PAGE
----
Thursday, July 5, 2007

A Waterbird without her mask would sing a happier song

Waterbird by Joaquin Alejandro Newman
You can find more of his work at Forrealism

FYI: My absence was a birthday break and by no means constitutes a failure of service on my part.

My birthday was wonderful: drunken, social and even the hangover was a pleasure (in the end). Admittedly being sent home from work (already two hours late in) because I, as Miss Sally put it, "stink of gin" was a simultaneous highlight (anecdotally) and lowdark (experientially).

"Ok, everyone!" called Miss Sally in her usual chirpy tones, "No one is to strike a match anywhere near Sarah, her breath is seriously combustible!"

Then she sent me home. Or rather to the Peace Cafe, the list of benefits to which I add the label 'Perfect Hangover Cure.'

So today, I worked like a crazy thing to make up for it with the Chief. I think he's just about forgiven me, as he sent me a great clip all about the masks we wear, this afternoon. I can't embed it on the blog for some reason, so you'll have to travel a little to watch it - here.

Thanks Chief.

I know some of my own masks already (but not all, I suspect - my capacity to deceive with illusion, especially myself, equals Houdini's), which include:
  • false confidence as compensation for insecurity
  • shrinking or retreating so that I'm not afraid
  • insincerity to avoid confrontation or the telling of an uncomfortable truth
  • hiding my love for others for fear of not being loved in return (don't even get me started on the desire for reciprocity - another mask in itself).
What would I be like without my mask?
  • Scared
  • Vulnerable
  • Challenged
  • I think, happier
The thought of taking off the mask is especially frightening to me here, in a life that is so familiar. It's not just me relying on the damn thing for a start. Other people have grown, like Henry Higgins, accustomed to my mask. They have investments in it.

Taking the mask off would mean asking everyone to reconsider a different person. It seems easier, in my mind at least, to think about leaving my life here and taking off the mask somewhere else. This is similar to my experience of going to University, where the fact that no one knew me meant that I could be confident trying new masks, shedding old ones.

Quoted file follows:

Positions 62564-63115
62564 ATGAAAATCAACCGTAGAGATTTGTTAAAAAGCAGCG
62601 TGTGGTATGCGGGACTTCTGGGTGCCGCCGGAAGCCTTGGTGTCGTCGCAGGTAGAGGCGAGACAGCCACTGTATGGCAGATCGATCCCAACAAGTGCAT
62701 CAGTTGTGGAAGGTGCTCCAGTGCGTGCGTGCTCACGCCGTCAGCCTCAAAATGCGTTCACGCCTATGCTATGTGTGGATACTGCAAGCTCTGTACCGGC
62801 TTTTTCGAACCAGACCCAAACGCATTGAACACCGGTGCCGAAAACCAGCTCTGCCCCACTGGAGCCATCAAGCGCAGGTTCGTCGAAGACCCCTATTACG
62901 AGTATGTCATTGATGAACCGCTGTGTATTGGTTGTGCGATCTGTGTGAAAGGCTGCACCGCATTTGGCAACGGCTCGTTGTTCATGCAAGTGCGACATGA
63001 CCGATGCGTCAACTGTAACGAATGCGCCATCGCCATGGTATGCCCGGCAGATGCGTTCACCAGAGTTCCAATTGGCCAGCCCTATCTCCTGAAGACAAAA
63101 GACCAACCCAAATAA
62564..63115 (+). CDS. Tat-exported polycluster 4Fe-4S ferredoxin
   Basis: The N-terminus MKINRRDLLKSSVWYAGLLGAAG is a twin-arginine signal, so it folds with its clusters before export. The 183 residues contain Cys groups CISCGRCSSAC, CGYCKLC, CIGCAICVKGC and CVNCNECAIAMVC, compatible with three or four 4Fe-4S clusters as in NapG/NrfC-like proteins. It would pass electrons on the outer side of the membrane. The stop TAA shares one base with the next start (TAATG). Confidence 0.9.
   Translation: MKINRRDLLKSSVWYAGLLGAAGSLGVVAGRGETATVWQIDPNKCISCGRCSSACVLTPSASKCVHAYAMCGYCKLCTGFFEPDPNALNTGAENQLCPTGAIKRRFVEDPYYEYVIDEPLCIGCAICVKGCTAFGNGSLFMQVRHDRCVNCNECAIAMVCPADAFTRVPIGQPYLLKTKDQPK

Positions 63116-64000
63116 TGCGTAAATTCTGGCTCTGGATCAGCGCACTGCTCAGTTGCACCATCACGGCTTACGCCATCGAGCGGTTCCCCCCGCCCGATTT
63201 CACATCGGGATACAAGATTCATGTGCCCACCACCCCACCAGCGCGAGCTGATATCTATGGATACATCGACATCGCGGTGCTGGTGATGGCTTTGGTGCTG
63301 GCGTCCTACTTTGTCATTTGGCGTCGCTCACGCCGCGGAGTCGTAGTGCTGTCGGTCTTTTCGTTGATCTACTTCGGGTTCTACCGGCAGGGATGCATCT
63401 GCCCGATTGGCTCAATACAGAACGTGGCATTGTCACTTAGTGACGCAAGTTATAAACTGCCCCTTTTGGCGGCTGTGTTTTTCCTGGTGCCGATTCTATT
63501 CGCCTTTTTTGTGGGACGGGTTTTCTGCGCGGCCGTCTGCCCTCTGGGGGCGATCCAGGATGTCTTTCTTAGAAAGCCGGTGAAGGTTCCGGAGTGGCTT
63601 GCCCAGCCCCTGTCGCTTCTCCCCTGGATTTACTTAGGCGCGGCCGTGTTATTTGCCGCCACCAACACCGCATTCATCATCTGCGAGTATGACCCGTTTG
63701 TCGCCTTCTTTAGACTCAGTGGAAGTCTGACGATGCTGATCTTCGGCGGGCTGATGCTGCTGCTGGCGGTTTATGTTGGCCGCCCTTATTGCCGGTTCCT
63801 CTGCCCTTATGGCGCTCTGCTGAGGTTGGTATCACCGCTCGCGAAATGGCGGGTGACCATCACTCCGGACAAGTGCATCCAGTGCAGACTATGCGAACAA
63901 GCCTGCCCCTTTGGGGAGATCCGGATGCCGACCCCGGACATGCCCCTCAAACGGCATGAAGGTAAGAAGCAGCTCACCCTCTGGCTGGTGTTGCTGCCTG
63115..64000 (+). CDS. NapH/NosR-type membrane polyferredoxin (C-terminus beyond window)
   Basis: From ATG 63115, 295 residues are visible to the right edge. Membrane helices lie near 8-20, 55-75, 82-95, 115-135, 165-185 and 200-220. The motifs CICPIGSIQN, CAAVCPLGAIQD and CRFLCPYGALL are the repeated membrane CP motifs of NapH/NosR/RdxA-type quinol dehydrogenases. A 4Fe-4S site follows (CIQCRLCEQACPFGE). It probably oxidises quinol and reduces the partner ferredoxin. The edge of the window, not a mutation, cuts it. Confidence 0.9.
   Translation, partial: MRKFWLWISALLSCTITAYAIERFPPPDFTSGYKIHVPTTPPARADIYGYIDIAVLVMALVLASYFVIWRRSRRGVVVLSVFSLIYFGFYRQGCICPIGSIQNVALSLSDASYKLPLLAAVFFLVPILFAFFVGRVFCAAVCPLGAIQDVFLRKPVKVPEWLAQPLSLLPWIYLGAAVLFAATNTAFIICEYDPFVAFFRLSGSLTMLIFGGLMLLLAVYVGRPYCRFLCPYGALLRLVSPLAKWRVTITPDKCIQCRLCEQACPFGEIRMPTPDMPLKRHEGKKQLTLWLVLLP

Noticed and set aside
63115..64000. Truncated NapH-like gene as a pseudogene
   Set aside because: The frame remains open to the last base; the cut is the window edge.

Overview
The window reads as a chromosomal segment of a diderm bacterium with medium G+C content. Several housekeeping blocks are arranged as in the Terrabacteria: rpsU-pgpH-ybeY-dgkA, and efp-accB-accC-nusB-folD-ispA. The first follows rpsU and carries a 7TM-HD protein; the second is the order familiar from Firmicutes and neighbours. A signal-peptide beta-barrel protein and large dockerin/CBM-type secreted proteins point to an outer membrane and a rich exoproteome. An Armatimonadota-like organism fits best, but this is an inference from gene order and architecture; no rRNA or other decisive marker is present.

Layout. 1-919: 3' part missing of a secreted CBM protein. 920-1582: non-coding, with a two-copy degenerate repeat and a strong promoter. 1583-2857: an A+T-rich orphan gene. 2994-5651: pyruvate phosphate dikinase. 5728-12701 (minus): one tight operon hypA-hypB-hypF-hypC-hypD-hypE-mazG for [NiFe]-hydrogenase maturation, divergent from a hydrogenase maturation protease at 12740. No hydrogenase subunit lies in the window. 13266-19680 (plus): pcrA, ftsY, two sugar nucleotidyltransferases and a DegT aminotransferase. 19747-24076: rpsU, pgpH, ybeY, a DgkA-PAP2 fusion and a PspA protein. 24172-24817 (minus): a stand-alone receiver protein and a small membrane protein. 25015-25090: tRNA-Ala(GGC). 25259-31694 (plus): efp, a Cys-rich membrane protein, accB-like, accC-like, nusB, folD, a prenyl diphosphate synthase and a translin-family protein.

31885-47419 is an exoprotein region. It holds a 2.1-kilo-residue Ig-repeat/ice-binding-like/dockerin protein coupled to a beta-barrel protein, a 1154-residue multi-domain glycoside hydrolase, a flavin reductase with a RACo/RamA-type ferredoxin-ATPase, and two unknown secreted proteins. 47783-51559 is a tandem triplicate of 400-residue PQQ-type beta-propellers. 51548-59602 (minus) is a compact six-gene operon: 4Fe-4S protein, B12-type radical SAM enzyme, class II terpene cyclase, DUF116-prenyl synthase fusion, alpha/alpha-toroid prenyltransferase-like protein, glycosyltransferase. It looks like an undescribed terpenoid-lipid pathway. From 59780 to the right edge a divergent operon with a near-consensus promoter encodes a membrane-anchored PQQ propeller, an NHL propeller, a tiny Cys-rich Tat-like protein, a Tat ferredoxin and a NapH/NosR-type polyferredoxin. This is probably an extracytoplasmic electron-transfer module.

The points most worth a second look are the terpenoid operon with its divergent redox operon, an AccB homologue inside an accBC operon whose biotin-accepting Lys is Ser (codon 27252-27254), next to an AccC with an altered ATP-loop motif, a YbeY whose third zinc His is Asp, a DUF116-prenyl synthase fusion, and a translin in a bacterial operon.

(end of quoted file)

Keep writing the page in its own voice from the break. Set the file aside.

I'm not sure I have been entirely without a mask on since I was a child.

As I write this I think of a conversation with TeaBarMan James' mum in the Cafe yesterday. We were talking about age.

"It never used to bother me," she said, "But in the last few years it's really started to. As if I can't believe that so much time has gone by."

I agree with her. "I used to think that when I turned 18, I would just become an adult," I tell her, "And I thought I would feel utterly different, transformed into a grown up. I find it encouraging that actually, inside, I feel younger now than I did then."

And maybe that's the trick. Maybe it's the child in me I should trust the most. Maybe it's the child in me that I should allow to shine more often.

She's the one without the mask, after all.

1 comment:

Mark Wright said...

Weirdly, Sarah, I know the guy who made the mask film ... or knew. I was at school with him and his two brothers. He's been doing the thing for a year or two now...